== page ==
Cairo’s Minty Fresh Lemonade
After a long day trudging through the dust and heat of Cairo, we were thrilled when Zööba cafe chef and owner Moustafa El Refaey offered us a glass of the local answer to lemonade—lamoon bel neana. The frothy-creamy drink is made by blending lemon juice, milk, fresh mint and ice until frosty and smooth. The result is refreshing, bright and balanced. We followed El Refaey’s advice to create our own version. To make about two servings, in a blender puree until smooth 2 cups ice cubes, 2 cups lightly packed fresh mint, 6 tablespoons white sugar, 2/3 cup whole milk and 1/3 cup lemon juice. Pour into ice-filled glasses, then garnish with additional mint sprigs and slices of lemon.
Even Salt Benefits From a Bit of Seasoning
During a recent visit to Tokyo, we discovered Shioya Mamorishi, a boisterous shop that specializes in all things salt, even selling salted soft-serve ice cream. Offerings include special blends for specific uses—noodles and hard-cooked eggs among them—and more than 50 varieties of seasoned salts, blends that pair coarse- or fine-grained salts with everything from yuzu and shiso to black sesame and wasabi. Our favorites included sesame seed-matcha green tea salt and ginger salt. At Milk Street, we created our own versions of these blends by combining ¼ cup Diamond Crystal kosher salt with 1 tablespoon toasted white sesame seeds and 1½ teaspoons matcha (green tea) powder or with 1½ teaspoons ground ginger and 1 teaspoon white sugar. Both are delicious sprinkled on steamed rice, roasted sweet potatoes, pork chops, grilled portobellos, fruits such as mango or poached pears, and popcorn. Also try them on sweets such as sugar cookies, glazed cakes and ice cream.
The Shape of Better Grilling
Cauldron-style charcoal grills may be common in the U.S., but across North Africa, the Middle East and Asia, cooks favor long, rectangular grills designed to accommodate skewered foods, such as satay and kebabs. The shape keeps the handle ends of skewers away from the heat, making it easy to move food and preventing wooden skewers from burning. And unlike circular grills, which concentrate heat at the center, the entire surface area can be used for even cooking. PartyGriller.com sells a variety of stainless steel models (starting around $95) that include folding legs for easy transport and end vents for controlling airflow.
Skip the Drip
No matter how careful we are, we almost always get drips when pouring soy sauce. And apparently, we aren’t alone. Hitachiya USA— a California-based company that specializes in Japanese cookware— sells a specially designed no-drip soy sauce pot. We liked the 20-ounce version, which lived up to the promise. Not a drop in sight when we drizzled soy sauce into a dipping bowl. Available for $34 at hitachiyausa.com.
Good Looking and Good for Lunch
Plastic plates rarely inspire us. But while browsing a home goods shop in Copenhagen, Denmark, we were drawn to a collection of matte pastel dishes that impressed us with its clean aesthetic. Made by Dutch company Zuperzozial.com, the dishes are produced from a blend of bamboo, corn and melamine, giving them a satisfying texture. The company offers an extensive line of dishware, including bowls, cups and measuring spoons. Some of the collection is available on Amazon, where a set of six salad plates sells for around $30.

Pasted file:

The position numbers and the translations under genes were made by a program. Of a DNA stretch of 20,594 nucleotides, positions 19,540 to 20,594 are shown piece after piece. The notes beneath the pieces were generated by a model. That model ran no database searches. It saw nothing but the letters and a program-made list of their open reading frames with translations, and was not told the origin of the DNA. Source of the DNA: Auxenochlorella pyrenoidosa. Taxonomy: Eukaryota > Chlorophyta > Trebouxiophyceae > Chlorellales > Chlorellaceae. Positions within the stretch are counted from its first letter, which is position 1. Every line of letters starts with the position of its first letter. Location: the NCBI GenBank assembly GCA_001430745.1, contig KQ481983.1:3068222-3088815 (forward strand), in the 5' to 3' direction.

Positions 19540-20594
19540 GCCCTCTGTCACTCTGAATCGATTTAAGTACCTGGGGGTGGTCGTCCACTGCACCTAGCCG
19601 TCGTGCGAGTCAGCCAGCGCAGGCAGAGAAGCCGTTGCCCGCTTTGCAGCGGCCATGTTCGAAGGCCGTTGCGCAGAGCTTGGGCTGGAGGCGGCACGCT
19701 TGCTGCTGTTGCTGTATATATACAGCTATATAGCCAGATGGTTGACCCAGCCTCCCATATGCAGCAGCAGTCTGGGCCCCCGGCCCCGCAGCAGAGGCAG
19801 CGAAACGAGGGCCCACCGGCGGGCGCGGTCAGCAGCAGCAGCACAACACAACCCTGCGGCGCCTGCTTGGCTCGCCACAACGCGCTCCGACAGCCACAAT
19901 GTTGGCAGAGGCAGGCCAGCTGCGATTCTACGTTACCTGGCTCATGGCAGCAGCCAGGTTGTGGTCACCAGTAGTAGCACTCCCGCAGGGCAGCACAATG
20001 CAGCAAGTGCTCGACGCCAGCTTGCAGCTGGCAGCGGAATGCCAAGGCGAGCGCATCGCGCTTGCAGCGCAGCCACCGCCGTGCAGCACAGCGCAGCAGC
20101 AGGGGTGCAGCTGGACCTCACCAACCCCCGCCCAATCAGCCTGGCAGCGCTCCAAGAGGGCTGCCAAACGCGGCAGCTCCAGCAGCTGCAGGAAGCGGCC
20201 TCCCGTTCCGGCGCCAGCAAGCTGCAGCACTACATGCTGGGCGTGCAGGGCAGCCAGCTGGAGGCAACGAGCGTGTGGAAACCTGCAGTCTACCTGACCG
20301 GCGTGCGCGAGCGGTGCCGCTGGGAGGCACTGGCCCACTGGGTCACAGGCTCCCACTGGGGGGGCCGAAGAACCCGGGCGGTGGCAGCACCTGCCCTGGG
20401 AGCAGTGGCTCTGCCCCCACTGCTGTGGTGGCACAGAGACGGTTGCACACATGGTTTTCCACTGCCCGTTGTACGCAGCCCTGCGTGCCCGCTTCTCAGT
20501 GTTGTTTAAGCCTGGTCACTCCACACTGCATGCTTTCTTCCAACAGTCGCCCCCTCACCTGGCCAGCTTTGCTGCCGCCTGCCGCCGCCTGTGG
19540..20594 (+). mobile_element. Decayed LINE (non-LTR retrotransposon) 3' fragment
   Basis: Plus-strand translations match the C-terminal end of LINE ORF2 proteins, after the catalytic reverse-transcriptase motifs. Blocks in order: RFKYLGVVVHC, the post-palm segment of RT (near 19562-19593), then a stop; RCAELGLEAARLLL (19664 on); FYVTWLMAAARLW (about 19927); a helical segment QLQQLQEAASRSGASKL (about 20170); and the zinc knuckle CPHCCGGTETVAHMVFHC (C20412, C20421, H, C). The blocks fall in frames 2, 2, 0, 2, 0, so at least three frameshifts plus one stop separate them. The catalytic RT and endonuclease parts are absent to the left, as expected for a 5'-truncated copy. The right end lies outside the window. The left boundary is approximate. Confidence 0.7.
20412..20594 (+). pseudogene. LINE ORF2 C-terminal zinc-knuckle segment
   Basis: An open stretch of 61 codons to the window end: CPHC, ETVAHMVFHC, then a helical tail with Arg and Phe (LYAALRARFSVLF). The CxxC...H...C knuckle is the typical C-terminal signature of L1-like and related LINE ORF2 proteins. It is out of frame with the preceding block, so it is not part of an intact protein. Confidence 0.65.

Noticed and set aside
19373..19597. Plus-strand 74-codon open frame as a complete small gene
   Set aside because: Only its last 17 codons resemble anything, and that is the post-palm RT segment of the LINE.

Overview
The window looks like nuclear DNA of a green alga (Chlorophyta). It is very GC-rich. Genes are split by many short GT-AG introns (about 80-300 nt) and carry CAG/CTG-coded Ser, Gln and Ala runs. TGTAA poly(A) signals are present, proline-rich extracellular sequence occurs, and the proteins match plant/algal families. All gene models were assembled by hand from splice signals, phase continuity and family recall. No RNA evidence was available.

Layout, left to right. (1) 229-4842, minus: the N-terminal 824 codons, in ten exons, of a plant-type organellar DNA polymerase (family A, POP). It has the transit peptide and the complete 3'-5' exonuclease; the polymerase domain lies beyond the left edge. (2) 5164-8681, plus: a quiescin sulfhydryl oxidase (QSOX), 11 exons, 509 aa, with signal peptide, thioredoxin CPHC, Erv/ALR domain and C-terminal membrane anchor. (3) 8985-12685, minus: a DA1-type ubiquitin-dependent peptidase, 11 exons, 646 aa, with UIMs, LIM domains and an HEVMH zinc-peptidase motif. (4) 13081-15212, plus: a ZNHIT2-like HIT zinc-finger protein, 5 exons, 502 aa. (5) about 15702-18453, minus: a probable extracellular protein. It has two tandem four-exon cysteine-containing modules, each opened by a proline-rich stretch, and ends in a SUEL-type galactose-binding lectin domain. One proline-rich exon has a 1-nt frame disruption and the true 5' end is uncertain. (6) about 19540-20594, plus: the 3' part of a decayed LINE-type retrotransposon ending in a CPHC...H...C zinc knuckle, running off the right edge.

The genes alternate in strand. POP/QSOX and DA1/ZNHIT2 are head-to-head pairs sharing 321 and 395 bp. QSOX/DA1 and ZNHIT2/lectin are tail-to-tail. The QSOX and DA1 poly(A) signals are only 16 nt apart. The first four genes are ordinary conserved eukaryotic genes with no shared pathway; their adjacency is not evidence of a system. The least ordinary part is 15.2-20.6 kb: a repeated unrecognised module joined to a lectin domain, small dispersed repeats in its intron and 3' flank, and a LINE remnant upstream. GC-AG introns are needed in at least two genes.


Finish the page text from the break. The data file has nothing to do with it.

A Fast Way to Make Fine Shreds
A common late-night snack in Phnom Penh, Cambodia, is finely shredded coconut topped with syrup. When the sun goes down, women across the city set up shop curbside, shredding the creamy coconut meat using handmade double-sided scrapers. One end produces fine shreds, while the other creates wider strips. The same tool also is used to shred mangoes, carrots and cucumbers for salads. We bought ours for $3 at an outdoor market, but Amazon sells a set of four for about $12.
Toum, Beirut's Whipped Garlic
Plenty of cuisines transform garlic into pungent, creamy condiments—think agliata, skordalia, or aioli—yet none is quite so simple, nor so ethereally light, as Lebanon’s toum (pronounced toom).
There, the ubiquitous sauce accompanies grilled meats, sandwiches, even french fries. It’s made by blending copious amounts of raw garlic with olive oil, salt and lemon juice until it reaches the consistency of whipped cream. Though still strong, the lemon and oil tame the garlic’s bite.
To create the required emulsion, you’ll need a standard-size blender (a high-capacity model, such as a Vitamix, is too large for the quantity of ingredients). For ease, we opted to use prepeeled garlic cloves.
This cloud like condiment is robustly savory.
To make, in a small cup, combine 3 tablespoons lemon juice and 2 tablespoons water. In a blender, process ½ cup peeled garlic cloves, ½ teaspoon white sugar, 2 tablespoons of the lemon juice mixture and 2 teaspoons kosher salt until smooth, about 1 minute, scraping down the jar halfway. With the blender running, drizzle in ½ cup olive oil in a thin, steady stream, followed by 1 tablespoon of the lemon juice mixture in a thin steam. With the blender still running, slowly stream in another ½ cup olive oil, followed by half of the remaining lemon juice mixture, then slowly stream in another ¼ cup olive oil, followed by the remaining lemon mixture. The toum will keep in the refrigerator for up to 3 days.